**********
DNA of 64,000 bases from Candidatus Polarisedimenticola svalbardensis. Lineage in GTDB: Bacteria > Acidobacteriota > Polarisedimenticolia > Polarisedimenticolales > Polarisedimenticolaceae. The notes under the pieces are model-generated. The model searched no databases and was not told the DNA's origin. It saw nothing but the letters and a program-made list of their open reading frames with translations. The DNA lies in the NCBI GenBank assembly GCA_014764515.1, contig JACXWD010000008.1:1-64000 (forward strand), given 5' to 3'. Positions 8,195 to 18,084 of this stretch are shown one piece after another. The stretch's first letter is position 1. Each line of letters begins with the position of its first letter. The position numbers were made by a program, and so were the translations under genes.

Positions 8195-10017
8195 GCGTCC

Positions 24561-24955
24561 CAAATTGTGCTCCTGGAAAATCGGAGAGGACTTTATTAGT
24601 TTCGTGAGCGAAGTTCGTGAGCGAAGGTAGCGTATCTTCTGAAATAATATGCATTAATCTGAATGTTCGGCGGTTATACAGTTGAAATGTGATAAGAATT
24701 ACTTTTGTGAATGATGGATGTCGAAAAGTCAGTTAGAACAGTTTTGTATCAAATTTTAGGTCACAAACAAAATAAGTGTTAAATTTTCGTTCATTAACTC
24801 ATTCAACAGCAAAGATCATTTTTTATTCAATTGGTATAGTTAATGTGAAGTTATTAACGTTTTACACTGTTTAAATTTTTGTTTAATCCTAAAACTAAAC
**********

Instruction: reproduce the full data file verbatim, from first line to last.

DNA of 64,000 bases from Candidatus Polarisedimenticola svalbardensis. Lineage in GTDB: Bacteria > Acidobacteriota > Polarisedimenticolia > Polarisedimenticolales > Polarisedimenticolaceae. The notes under the pieces are model-generated. The model searched no databases and was not told the DNA's origin. It saw nothing but the letters and a program-made list of their open reading frames with translations. The DNA lies in the NCBI GenBank assembly GCA_014764515.1, contig JACXWD010000008.1:1-64000 (forward strand), given 5' to 3'. Positions 8,195 to 18,084 of this stretch are shown one piece after another. The stretch's first letter is position 1. Each line of letters begins with the position of its first letter. The position numbers were made by a program, and so were the translations under genes.

Positions 8195-10017
8195 GCGTCC

Positions 24561-24955
24561 CAAATTGTGCTCCTGGAAAATCGGAGAGGACTTTATTAGT
24601 TTCGTGAGCGAAGTTCGTGAGCGAAGGTAGCGTATCTTCTGAAATAATATGCATTAATCTGAATGTTCGGCGGTTATACAGTTGAAATGTGATAAGAATT
24701 ACTTTTGTGAATGATGGATGTCGAAAAGTCAGTTAGAACAGTTTTGTATCAAATTTTAGGTCACAAACAAAATAAGTGTTAAATTTTCGTTCATTAACTC
24801 ATTCAACAGCAAAGATCATTTTTTATTCAATTGGTATAGTTAATGTGAAGTTATTAACGTTTTACACTGTTTAAATTTTTGTTTAATCCTAAAACTAAAC